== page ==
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Selected headlines — 11/25 edition of The Business News

Built for the long haul

Oshkosh Corp.s new headquarters fits needs of multigenerational workforces

by Amanda Lauer
alauer@thebusinessnewsonline.com

As of Nov. 17, 50 percent of the U.S. workforce is Millennials, and “there’s an estimated 10,000 Baby Boomers retiring every day,” said Oshkosh Corporation president and CEO Wilson Jones, quoting recent studies on this topic. Oshkosh Corporation has been going strong for 102 years and they have a strategic plan to continue growing well into the future by offering an environment that not only fits the needs of their existing team members but attracts and retains Millennials and the GenZ’s who are just entering the workforce. This $8 billion Fortune 500 company has 150 facilities in 23 countries and has a workforce of 15,000 employees. They have 10 brands under their umbrella. JLG (mobile elevating work platforms or lifts) accounts for 50 percent of their business, Oshkosh Defense accounts for 25 percent, and the rest is split between Pierce custom fire apparatus, McNeilus and London refuse collection vehicles and concrete mixers, Jerr-Dan towing and recovery vehicles, Oshkosh Airport Products, Frontline Communications, IMT field services vehicles and truck-mounted cranes, and CON-E-CO concrete batch plants.

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“It isn’t all doom and gloom’

Rock says embracing the changing workforce is critical for businesses

by Nancy Barthel
nbarthel@thebusinessnewsonline.com

With the national unemployment rate for September 2019 at 3.5 percent and Wisconsin’s unemployment rate at 3.2 percent, employers are facing a variety of challenges in finding the right people to fill the right positions. With more than 40 years in the staffing solutions business, Kramer Rock, owner and president of Green Bay’s Temployment, 336 S. Jefferson St., almost always has the topic of employment on his mind. “To say there’s a shortage of workers is being ‘Mr. Obvious.’ ... We have more work than workers,” he said, “but it isn’t all doom and gloom.” What employers need to do is adapt, Rock said. Though Temployment’s forte is providing staffing solutions to light industry, his perspective can apply to most any business sector. “Everybody’s got the ‘help wanted’ sign up,” Rock said. “There’s a paper-converting company with a blow-up (in front of it announcing) ‘We’re hiring. Interview today.’ It’s pretty crazy.”

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People who make a difference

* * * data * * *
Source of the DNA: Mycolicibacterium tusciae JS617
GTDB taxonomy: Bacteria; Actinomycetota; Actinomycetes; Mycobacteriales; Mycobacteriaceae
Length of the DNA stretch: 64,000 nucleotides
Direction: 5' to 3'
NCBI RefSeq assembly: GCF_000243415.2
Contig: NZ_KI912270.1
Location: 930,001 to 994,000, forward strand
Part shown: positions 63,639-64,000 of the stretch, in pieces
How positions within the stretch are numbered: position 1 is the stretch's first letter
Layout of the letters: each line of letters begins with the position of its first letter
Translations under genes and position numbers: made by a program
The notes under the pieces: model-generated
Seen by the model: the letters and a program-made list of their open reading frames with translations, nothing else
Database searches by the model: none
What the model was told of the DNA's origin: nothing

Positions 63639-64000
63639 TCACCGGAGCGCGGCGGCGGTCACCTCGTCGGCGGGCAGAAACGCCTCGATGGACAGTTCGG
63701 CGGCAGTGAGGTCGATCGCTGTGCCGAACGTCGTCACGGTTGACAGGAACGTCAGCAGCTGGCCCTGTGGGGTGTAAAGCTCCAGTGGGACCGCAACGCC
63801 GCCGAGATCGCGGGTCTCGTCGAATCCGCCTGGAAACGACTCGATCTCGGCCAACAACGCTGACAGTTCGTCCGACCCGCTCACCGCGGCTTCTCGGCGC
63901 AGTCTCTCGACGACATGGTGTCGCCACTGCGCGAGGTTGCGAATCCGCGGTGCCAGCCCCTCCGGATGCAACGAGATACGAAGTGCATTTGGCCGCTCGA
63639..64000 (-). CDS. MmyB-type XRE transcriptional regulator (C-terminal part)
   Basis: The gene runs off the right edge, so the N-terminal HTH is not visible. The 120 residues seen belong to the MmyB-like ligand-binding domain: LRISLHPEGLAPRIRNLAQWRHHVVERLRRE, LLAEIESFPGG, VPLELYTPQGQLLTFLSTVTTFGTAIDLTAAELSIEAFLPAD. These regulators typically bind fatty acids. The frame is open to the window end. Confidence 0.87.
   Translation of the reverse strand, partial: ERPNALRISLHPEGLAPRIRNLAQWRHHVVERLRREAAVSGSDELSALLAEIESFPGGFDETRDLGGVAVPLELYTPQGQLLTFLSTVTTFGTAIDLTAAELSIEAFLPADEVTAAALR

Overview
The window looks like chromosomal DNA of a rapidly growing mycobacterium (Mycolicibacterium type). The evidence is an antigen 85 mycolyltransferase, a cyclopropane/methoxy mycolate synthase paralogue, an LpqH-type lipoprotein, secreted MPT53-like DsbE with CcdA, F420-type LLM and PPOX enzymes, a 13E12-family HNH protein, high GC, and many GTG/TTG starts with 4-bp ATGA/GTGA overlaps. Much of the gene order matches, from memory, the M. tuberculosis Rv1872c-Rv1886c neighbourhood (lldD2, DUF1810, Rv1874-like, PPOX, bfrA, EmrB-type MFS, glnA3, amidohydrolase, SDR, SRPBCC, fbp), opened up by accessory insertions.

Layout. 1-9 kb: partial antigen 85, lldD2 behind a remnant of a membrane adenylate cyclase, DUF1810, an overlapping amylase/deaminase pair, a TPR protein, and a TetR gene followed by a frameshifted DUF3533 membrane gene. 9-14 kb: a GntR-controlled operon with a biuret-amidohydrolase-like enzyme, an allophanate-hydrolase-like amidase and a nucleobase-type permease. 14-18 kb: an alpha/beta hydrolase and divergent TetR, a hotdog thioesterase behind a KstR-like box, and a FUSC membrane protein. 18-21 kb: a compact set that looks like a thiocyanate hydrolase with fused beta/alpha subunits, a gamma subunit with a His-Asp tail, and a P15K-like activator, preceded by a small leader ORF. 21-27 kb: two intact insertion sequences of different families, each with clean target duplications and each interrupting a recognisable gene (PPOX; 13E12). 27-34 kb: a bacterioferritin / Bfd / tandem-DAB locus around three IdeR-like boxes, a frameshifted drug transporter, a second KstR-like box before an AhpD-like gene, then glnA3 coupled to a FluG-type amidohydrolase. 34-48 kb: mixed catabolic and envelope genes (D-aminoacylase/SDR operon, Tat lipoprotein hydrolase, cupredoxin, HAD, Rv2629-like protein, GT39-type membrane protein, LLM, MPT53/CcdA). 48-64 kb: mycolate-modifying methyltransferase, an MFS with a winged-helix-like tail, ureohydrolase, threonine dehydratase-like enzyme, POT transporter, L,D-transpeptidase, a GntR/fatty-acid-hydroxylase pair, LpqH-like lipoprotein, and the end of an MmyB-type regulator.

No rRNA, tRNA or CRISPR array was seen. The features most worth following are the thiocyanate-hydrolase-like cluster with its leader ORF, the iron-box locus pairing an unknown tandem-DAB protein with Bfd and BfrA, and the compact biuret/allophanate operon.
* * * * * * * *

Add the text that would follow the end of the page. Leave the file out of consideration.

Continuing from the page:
Zettel wants to see others prosper

by Nancy Barthel
nbarthel@thebusinessnewsonline.com

Lynn Zettel has been a business owner, worked in various sales positions and enjoyed a number of years working in the nonprofit world at the Curative Rehabilitation Center in Green Bay. Today, she works part-time doing public relations for RelyCo Inc., a De Pere excavating contractor that provides services to the Wisconsin Department of Transportation and also does large- scale site development. If you’ve been a member of the Greater Green Bay Chamber anytime during the past three decades, you may very well have met and come to know the energetic Zettel. (“I gotta be doing,” she says.) This fall she was among those nominated for the Chamber’s Ambassador of the Year Award. The 35 current Ambassadors are easily recognizable in their green jackets and, Zettel said, “We do all of the grand openings for businesses in the area.”

 
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Growth Strategies

Neenah business has built a legacy of trust

by Amanda Lauer
alauer@thebusinessnewsonline.com

In the early 2000s, bank consolidations and financial mergers were on the rise, including the movement of wealth management services to larger, urban markets. That presented the ideal opportunity for the creation of a local wealth-management business in the Fox Valley. Legacy Private Trust Co., a state-chartered, single-purpose bank in Neenah was created by Michael Mahlik together with August Pabst and Dick Bergstrom. “This company was started with the purpose to assist with wealth planning and wealth management for high net worth individuals,” explained Mahlik, who is the company president. Joe McGrane came on board as the executive vice president when the company was still in its formation stages. He and Mahlik had worked at banks with two of the largest trust departments outside of Milwaukee. “We had been friendly competitors for years,” Mahlik said..-

 
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